Everybody’s heard of McDonalds, but McCafe? The image of the burger-shaped coffee bean, however, allows us to instantly draw a connection between the two brands.
So powerful that it leaves the road in need of stitches! If that’s your idea of a great car, then this advert will most probably float your boat. It certainly does mine.
Audio books are rarely seen as cutting edge, but this ad affords them a certain level of creative admiration. You’ll probably never see a pair of glasses like this again.
We often devalue female achievement in sport. We tend to think it falls so far below the standards set by male athletes that it’s worth little recognition. We couldn’t be more wrong. What better way to demonstrate the relatively minor differences than by using common, everyday objects as points of comparison. When it comes to the long jump, this difference is nothing more the length of a bus stop.
Arena swimwear affords you such power in the water that you’ll soon be chasing sharks, not the other way around. Of course, that’s not technically true, but it does make for a superb ad.
From Braga Menendez, an Argentinean ad agency, comes this example of top-draw inventive marketing. Fancy sleeping with four million big ones tucked under your mattress? It’s extremely uncomfortable, but who cares!
It just doesn’t get much more off-road than a big ol’ Billy goat, but how can you add an air of luxury to such an untamed, wild animal? Why, coiffure its hair into something befitting of a poodle, of course. Instant ‘luxury off-road’, just like the Taureg.
Sex sells. And while there’s a significant proportion of the population who are turned on by feet, the remainder of us just find them a little bit gross. What better way to grab people’s attention than to position a pair of heels in such a way that they resemble another, rather more attractive body part.
Heinz has a rich pedigree of tremendous print advertising. This straightforward, but iconic effort, in which a French fry is made to look like a smoking matchstick, is one of their best of all time.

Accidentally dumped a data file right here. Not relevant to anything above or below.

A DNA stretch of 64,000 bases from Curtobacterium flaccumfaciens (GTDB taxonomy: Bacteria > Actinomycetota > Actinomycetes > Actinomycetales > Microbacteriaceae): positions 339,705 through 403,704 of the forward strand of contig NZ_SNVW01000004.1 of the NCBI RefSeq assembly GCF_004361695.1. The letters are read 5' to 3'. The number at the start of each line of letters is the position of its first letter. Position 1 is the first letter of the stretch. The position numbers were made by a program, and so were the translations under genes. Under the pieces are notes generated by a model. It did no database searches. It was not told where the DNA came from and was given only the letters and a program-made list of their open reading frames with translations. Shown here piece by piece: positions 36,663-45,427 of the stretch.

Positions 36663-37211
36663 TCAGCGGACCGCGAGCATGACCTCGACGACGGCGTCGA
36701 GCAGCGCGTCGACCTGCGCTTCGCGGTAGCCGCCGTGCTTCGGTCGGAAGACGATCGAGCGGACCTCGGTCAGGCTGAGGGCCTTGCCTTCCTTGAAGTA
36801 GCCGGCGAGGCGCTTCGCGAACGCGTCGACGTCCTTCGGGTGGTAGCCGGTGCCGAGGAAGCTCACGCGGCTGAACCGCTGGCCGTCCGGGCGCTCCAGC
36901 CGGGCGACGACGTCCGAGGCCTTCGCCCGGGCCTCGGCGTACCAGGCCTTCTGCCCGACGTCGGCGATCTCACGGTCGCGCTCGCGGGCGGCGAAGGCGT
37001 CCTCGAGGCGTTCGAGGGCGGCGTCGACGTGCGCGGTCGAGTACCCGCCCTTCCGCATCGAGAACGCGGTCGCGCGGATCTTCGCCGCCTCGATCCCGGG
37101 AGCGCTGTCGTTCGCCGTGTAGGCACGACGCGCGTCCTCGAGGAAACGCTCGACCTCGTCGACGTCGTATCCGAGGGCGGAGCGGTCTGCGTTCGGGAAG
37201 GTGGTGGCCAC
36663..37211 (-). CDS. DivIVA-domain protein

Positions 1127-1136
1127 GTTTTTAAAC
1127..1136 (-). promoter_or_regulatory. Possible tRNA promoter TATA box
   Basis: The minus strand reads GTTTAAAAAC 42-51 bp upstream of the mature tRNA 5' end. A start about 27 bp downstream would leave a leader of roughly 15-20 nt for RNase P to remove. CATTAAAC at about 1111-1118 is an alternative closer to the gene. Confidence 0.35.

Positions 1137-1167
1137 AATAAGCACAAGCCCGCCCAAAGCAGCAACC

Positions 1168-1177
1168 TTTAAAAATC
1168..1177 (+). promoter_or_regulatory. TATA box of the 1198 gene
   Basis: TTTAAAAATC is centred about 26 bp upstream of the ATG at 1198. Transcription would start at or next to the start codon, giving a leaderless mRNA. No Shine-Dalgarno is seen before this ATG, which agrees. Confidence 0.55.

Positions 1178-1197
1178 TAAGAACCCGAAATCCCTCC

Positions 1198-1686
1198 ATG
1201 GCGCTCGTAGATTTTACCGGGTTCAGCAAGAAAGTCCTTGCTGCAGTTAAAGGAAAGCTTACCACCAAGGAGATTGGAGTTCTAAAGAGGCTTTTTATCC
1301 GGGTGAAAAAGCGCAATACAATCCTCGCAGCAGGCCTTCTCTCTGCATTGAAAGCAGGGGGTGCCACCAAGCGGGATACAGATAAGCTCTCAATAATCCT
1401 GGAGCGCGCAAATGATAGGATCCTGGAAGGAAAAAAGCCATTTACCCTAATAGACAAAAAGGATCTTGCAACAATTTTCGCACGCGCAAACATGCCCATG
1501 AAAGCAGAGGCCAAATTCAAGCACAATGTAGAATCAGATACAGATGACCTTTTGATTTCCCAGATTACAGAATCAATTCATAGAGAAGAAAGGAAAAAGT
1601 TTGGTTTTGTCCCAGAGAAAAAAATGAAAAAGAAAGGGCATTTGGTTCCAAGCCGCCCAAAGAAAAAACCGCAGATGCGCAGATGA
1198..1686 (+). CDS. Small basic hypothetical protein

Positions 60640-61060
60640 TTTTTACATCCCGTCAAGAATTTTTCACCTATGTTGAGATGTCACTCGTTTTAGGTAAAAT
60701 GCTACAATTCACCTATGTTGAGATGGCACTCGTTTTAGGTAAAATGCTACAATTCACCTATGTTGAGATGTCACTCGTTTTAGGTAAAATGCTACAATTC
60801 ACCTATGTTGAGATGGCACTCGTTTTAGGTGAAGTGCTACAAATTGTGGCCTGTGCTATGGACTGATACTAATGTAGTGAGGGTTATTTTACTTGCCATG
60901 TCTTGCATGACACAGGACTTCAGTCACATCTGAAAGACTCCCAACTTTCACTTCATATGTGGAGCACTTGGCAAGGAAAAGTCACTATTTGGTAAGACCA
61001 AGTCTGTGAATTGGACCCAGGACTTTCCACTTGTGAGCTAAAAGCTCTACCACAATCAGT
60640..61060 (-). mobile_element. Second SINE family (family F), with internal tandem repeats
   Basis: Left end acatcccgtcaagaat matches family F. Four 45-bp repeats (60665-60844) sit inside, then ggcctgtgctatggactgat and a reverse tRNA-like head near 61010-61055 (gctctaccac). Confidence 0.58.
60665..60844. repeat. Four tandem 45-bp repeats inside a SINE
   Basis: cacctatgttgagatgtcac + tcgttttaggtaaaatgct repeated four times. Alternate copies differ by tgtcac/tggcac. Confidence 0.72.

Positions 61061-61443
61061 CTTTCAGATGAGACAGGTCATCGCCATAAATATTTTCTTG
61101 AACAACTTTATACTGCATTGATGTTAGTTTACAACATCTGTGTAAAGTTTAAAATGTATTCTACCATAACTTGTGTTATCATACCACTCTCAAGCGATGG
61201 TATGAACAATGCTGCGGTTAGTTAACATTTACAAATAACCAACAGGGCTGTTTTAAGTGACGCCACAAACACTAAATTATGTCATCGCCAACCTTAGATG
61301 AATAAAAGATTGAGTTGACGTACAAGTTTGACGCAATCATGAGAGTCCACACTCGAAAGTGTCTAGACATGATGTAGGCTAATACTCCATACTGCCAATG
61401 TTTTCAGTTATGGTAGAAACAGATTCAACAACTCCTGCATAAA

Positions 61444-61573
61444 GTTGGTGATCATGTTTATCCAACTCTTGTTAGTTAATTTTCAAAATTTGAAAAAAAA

Coca-Cola is yet another household brand with a rich vein of advertising know-how running through each of its various marketing wings. Striking in its simplicity, this ad is a real work of art.
The somewhat sad looking subject of this Aquafresh advert is made funny thanks to a thoroughly original concept. It really gets the point across and hammers it home.
It’s a problem we all encounter – food in the fridge starts to taste like a hybrid of the various dishes surrounding it. How can you convey that message to an audience in a single image? Answer – like this.
‘Because stains love your clothes’ ñ it’s a powerful strapline, but not an easy one to encapsulate in an image. Tide has done an ingenious job of depicting it here.
Hot Wheels cars aren’t just for kids. The first generation of Hot Wheels users are all grown up now and have other things on their minds besides toy shops and candyfloss, hence the somewhat sexual tone of this imaginative ad.
Last, but definitely not least, comes this ad for French marketing company, Kerozen. The slogan roughly translates as: ‘Hold on to your mice’. It says it all.
Tom is a writer and researcher who works with Cartridge Save, a leading supplier of printer cartridges to consumers and businesses in the UK.
If you like this post you may also want to look at: